4. Begin negotiations
While you begin implementing your debt reduction plan from the previous step, start negotiating with your credit card companies. You can ask to get your interest rates reduced or work out a settlement for less than you owe.
You can also consider transferring some of your credit card balances to a new card with a lower interest rate. The ideal scenario is if you qualify for one of the 0% interest rate balance transfers. By doing so, you could have as long as 18 months to pay the balance interest-free. This could save you a lot of money in the long run.
5. Stick to your debt reduction plan
The amount you put toward the most expensive debt can vary from month to month. However, you should try to put as much as possible towards your creditors on a consistent basis.
The simplest way to do this is by signing up for a direct deposit payment system. You won’t miss the money or be tempted to spend it if it never passes through your hands.
Most Frequently Asked Questions about debt reduction
Q. What is the snowball debt reduction plan?
A. The snowball debt reduction plan was developed by financial guru Dave Ramsey and entails paying off your debt in order of smallest to largest.
First, list your debts in order from the lowest to the one with the highest amount owed. Next, focus all your efforts on paying off the smallest balance, while making at least the minimum payments on your other debts to avoid late fees and penalties.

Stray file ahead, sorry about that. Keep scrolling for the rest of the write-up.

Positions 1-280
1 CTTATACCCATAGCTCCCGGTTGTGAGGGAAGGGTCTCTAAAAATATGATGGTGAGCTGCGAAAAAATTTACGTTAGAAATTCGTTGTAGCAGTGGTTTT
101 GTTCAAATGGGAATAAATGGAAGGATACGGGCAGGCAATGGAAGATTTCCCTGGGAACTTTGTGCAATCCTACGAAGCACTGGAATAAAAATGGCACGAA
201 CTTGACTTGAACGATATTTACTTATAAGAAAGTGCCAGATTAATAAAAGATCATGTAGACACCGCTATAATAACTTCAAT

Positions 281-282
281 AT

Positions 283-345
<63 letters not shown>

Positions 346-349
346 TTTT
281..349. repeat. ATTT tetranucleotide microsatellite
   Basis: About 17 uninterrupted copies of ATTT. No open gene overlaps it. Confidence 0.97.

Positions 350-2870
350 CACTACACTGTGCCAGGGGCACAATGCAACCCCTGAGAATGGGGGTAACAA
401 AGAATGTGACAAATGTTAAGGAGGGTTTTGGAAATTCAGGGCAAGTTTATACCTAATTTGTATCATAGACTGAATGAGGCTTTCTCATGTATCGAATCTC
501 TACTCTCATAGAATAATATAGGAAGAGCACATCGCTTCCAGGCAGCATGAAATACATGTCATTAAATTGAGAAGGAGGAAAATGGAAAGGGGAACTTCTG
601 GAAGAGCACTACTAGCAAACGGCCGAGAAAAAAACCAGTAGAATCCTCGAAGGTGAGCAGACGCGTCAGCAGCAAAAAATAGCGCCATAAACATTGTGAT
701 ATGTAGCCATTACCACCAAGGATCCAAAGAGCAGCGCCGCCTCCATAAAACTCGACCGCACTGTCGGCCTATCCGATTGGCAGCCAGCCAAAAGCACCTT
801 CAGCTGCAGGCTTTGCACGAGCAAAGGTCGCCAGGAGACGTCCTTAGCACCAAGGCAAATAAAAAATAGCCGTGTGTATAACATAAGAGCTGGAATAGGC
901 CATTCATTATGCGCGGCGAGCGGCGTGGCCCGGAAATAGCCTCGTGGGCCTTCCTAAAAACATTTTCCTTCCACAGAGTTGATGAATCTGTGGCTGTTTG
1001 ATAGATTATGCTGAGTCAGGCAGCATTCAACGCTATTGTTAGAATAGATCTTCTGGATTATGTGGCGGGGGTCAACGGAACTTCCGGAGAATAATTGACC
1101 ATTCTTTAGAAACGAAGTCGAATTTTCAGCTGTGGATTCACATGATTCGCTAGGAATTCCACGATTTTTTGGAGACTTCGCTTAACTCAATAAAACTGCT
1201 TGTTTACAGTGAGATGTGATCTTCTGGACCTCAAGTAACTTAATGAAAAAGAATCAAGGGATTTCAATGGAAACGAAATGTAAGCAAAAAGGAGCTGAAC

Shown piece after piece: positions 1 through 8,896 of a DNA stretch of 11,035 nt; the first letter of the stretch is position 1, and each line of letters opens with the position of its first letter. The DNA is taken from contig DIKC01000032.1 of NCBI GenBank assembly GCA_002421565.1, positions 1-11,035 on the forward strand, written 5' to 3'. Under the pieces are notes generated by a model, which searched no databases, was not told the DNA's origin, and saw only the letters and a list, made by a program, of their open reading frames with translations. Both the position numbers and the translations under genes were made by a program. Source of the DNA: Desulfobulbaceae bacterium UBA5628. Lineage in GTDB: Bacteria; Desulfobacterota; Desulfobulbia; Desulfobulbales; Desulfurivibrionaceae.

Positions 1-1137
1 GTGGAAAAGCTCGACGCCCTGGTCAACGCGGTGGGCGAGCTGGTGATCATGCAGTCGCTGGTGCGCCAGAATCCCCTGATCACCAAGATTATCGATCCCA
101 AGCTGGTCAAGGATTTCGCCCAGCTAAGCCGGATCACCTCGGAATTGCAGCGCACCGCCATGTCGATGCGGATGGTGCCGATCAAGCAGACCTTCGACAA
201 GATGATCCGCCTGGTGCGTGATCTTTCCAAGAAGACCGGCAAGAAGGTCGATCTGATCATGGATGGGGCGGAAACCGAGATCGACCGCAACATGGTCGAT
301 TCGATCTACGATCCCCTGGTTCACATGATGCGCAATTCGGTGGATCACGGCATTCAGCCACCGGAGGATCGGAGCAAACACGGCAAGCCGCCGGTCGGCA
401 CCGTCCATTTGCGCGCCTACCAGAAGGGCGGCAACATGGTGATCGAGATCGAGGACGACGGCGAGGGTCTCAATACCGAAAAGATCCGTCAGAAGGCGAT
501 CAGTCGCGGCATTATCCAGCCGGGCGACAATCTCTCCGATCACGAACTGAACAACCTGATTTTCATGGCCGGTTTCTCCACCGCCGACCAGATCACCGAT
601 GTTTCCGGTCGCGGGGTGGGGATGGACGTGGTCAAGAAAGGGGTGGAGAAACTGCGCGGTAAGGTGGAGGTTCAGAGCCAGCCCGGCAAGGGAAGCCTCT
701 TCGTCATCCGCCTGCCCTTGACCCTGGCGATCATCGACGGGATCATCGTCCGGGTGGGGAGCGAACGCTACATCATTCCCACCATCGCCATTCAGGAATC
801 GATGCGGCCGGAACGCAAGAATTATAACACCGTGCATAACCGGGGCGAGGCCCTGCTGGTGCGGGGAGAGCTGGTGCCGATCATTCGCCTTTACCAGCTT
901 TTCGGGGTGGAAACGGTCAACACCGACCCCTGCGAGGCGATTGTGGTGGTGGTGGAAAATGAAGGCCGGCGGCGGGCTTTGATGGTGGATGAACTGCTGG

Once you get that first debt paid off, move on to the one with the second lowest balance and so forth. The idea behind this plan is that paying off the debt with the lowest balance will be relatively easy and provide the momentum needed to stick with the program.
Q. How to create a debt reduction plan in Excel?
A. To start, make a spreadsheet with four columns in the top row as illustrated in step 1. Then go down a row and begin filling in the applicable information.
You can then use Excel’s formulas to play “what if” games or to reorder your debts using the snowball method.
Q. How to accelerate debt reduction?
A. Increase the amount you pay toward your debts each month per the table shown in step 3.
For example, you might be able to trim your living expenses so that you have more money to pay down your balances.
Q. How do debt settlement companies work?
A. If you choose to work with one, you will likely stop paying your lenders. Instead, you will transfer a set amount each month to an escrow-type account in your name.
Once enough money has accumulated to resolve one of your debts, the settlement company will contact you. If you accept the offer, they will ask you to release enough funds from your account to cover it. This process will continue until all your debts have been addressed or repaid, which can take as little as 24 to 48 months, depending on how much you owe.
Q. Are debt settlement companies legitimate?
A. There are definitely legitimate debt settlement companies, especially since the government cracked down on scammers. The good ones never charge an upfront fee—it is illegal—and make no grandiose promises.
It is important to read a company’s consumer reviews and search for any red flags. Also check with the Better Business Bureau to see the ranking and any filed complaints.